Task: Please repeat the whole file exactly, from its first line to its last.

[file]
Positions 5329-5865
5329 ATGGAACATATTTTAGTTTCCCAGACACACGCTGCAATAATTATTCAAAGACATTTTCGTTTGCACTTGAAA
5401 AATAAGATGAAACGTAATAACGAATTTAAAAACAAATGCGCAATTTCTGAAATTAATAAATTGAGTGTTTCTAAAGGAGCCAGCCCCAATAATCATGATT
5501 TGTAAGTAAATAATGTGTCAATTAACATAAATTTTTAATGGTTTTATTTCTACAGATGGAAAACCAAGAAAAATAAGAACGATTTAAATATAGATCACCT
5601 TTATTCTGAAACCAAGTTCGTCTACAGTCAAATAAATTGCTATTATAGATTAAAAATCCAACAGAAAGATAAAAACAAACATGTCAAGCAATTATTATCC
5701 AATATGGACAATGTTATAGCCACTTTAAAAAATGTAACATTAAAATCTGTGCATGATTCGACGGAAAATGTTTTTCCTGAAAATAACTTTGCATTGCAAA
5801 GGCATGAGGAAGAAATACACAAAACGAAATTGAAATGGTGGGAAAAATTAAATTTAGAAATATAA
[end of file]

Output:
Positions 5329-5865
5329 ATGGAACATATTTTAGTTTCCCAGACACACGCTGCAATAATTATTCAAAGACATTTTCGTTTGCACTTGAAA
5401 AATAAGATGAAACGTAATAACGAATTTAAAAACAAATGCGCAATTTCTGAAATTAATAAATTGAGTGTTTCTAAAGGAGCCAGCCCCAATAATCATGATT
5501 TGTAAGTAAATAATGTGTCAATTAACATAAATTTTTAATGGTTTTATTTCTACAGATGGAAAACCAAGAAAAATAAGAACGATTTAAATATAGATCACCT
5601 TTATTCTGAAACCAAGTTCGTCTACAGTCAAATAAATTGCTATTATAGATTAAAAATCCAACAGAAAGATAAAAACAAACATGTCAAGCAATTATTATCC
5701 AATATGGACAATGTTATAGCCACTTTAAAAAATGTAACATTAAAATCTGTGCATGATTCGACGGAAAATGTTTTTCCTGAAAATAACTTTGCATTGCAAA
5801 GGCATGAGGAAGAAATACACAAAACGAAATTGAAATGGTGGGAAAAATTAAATTTAGAAATATAA